After clinching gold and the MVP trophy at the European Youth Water Polo Championships with the Spanish national team, Alejandra Aznar moved to the United States in the 2018-19 season. The young and talented leftie (2000) is one of the great hopes of the future and present of the Spain’s senior team.
In the current Academic year, Aznar has played for one of the top universities on the West Coast of the United States, USC Los Angeles. She finished runner-up in the women’s water polo national championship and also with her club team in Spain, CN Sant Andreu.
How has your experience been in the United States?
I have learned a lot. Living far from home and alone, with a different language and country is not easy… In terms of water polo, there are many different things in comparison to Spain.
Why did you decide to take your first college year in California?
The truth is that juggling academics and water polo is very easy in the US. Playing and studying in the same place makes it very convenient. Also, when I finished high school in Barcelona I wanted to start a new experience far from home, and now that I’m young I think it’s the best moment.
How would you rate this year in the US together with your teammate in Sant Andreu, Mireia Guiral?
She is my best friend and the truth is that things have been much easier with her, because I knew I could count on her in case there were bad moments. Even though I never had to face any tough time, it was always good to have her at home after training on when I needed a break.
The next season is prior to the Toquio Olympic Games … Will you stay in USC or home?
Next year I will continue with my club team in Barcelona, CN Sant Andreu. Next year there will be many calls-up and trainings with the national team in preparation for the Olympic Games, that’s why I think I really need to be home.
What is your main objective at the sports level for the season 19-20?
Being able to make it for the last calls-up with the national team and take advantage of these practices to learn and improve.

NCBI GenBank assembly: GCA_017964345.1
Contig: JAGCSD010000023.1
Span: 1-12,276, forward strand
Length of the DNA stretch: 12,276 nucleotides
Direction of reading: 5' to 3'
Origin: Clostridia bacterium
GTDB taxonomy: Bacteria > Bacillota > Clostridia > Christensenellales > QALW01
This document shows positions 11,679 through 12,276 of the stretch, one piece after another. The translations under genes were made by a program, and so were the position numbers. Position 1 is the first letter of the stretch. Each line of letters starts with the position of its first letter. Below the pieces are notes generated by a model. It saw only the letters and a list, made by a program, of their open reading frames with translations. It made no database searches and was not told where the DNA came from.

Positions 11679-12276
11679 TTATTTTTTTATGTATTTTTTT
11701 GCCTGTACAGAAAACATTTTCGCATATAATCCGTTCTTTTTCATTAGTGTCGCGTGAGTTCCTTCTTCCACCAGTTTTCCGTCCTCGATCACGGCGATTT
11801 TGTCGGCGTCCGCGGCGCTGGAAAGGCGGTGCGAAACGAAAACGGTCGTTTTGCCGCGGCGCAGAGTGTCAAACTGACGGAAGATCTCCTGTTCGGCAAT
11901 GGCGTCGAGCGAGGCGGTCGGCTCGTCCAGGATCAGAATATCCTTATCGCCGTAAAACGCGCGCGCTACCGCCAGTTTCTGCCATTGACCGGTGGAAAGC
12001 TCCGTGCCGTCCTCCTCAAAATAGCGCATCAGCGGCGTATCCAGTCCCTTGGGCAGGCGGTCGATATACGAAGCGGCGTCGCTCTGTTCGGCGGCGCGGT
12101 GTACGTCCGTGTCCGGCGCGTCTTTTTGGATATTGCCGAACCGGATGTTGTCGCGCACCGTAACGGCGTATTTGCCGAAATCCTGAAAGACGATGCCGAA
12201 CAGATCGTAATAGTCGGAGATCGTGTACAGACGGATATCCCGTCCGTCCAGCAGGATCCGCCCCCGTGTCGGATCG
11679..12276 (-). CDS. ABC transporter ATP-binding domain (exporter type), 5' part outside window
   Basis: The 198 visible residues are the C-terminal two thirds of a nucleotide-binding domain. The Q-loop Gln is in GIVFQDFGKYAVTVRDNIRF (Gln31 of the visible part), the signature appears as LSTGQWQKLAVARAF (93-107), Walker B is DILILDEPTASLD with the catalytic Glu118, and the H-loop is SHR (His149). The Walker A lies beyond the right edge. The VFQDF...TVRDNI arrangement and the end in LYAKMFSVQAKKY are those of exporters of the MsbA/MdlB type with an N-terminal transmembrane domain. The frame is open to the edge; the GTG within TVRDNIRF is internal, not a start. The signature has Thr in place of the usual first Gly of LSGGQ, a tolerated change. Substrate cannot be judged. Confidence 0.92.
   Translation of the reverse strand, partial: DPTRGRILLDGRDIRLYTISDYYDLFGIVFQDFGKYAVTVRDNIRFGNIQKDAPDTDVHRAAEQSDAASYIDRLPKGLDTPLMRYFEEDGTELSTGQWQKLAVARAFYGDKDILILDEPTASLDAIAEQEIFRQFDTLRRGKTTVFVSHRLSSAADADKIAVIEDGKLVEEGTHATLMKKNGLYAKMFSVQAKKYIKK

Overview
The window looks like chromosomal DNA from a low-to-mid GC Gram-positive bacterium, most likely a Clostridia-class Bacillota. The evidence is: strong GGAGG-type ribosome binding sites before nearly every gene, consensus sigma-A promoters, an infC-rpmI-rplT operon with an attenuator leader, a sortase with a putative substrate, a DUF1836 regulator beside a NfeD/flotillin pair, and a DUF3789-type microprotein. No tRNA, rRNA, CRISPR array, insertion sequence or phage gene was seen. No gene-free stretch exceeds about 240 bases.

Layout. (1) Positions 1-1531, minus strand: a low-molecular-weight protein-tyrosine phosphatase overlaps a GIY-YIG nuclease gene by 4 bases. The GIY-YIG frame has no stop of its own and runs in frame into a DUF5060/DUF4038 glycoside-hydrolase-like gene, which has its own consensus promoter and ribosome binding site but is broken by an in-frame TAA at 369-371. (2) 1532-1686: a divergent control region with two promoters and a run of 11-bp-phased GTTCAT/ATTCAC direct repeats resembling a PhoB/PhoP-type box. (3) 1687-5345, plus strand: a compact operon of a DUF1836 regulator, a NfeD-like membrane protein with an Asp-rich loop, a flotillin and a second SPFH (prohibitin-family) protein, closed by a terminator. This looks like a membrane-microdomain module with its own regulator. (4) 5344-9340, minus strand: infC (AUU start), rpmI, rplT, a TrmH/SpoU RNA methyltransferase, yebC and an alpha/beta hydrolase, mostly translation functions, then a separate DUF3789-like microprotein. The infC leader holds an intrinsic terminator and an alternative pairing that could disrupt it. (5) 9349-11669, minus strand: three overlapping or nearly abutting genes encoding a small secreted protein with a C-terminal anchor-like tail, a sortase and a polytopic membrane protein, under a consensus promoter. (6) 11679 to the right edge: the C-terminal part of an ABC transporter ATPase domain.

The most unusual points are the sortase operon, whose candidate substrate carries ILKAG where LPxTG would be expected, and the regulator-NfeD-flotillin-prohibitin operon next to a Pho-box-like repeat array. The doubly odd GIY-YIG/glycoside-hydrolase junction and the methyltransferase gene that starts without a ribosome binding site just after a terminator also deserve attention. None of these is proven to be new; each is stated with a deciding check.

How do you see the Spanish team? Do you see yourself with possibilities to enter the team and maybe go to the Olympic Games?
It’s very difficult and on top of that they have reduced the number of players permitted in the squad. It is still early to draw conclusions, but what I can assure is that I will train the hardest I can to make it until the last trainings.
Do you plan to return to the United States at some point during your college period?
I think this is something I have in my mind. The truth is that I adjusted quite well to the California lifestyle and I like pretty much everything about living in the US.
How different is American water polo compared to Spain?
In the US everything is very planned and marked, all teams do a lot tactical work, specially where I’ve played (USC). Referees call kickouts very easily in the center position, so you have to be very focused in the defence. I also think there’s more contact here when playing.
In what aspects do you think you stand out more than other local players due to the fact that you have trained in one of the water polo capitals of the world?
I think that technique is the most important skill that I have practiced since I started playing water polo, both in my club teams in Barcelona and also in the high performance center CAR Sant Cugat. I think that’s not something in the US people focus on that much.
Undoubtedly, Spain is one of the top countries in women’s water polo. Still, the United States team seems unbeatable. Why do you think that happens?
I think they are physically ahead of the rest of the teams. I also think that they have very good technique, but I believe the physical aspect is what makes the difference.
What would you highlight the most about how to train and play in California?
As I said, teams prepare a lot every game. When I arrived, they gave me a folder to write down the plays and the planning of each game. During the week you already know what plays we will do in each quarter and how we will defend in the weekend game.